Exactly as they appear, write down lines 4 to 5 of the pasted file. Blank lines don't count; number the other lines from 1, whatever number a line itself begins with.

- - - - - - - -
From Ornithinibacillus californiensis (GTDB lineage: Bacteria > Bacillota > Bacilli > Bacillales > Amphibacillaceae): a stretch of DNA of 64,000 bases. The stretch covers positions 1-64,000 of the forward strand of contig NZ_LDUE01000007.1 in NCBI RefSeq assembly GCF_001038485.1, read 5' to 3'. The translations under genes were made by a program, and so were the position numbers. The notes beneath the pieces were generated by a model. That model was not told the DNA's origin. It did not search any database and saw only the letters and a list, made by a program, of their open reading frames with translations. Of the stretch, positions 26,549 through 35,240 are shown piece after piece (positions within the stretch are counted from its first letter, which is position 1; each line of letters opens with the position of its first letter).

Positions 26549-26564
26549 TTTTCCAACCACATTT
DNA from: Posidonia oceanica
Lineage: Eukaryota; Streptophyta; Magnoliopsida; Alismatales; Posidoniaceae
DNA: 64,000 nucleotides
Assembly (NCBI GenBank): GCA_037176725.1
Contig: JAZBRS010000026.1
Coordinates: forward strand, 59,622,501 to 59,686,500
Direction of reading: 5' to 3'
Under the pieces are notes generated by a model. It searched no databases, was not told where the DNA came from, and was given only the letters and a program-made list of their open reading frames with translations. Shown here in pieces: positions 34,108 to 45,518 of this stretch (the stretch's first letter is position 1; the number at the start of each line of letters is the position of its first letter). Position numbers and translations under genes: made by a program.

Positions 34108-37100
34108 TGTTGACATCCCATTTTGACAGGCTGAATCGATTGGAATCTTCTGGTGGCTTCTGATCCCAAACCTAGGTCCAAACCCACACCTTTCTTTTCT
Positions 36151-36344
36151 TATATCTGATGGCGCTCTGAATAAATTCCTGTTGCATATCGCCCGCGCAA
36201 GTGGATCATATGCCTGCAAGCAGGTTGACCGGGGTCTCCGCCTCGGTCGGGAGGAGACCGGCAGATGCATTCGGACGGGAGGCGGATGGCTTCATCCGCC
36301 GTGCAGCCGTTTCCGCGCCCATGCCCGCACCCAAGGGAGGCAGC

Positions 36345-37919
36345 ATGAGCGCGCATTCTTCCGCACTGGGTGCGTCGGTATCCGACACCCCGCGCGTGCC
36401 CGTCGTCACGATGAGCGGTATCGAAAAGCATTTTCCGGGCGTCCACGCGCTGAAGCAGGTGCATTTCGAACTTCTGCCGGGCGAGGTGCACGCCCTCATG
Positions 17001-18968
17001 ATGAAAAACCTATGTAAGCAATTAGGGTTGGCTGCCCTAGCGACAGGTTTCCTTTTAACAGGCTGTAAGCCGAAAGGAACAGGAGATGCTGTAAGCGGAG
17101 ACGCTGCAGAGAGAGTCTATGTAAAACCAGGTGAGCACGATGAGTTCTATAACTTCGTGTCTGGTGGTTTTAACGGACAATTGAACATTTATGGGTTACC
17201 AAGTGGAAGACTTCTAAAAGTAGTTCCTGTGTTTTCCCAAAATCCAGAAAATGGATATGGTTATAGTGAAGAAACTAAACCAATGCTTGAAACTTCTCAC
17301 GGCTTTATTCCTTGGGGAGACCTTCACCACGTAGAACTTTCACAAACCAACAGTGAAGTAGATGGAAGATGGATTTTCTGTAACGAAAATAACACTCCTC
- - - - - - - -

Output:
DNA from: Posidonia oceanica
Lineage: Eukaryota; Streptophyta; Magnoliopsida; Alismatales; Posidoniaceae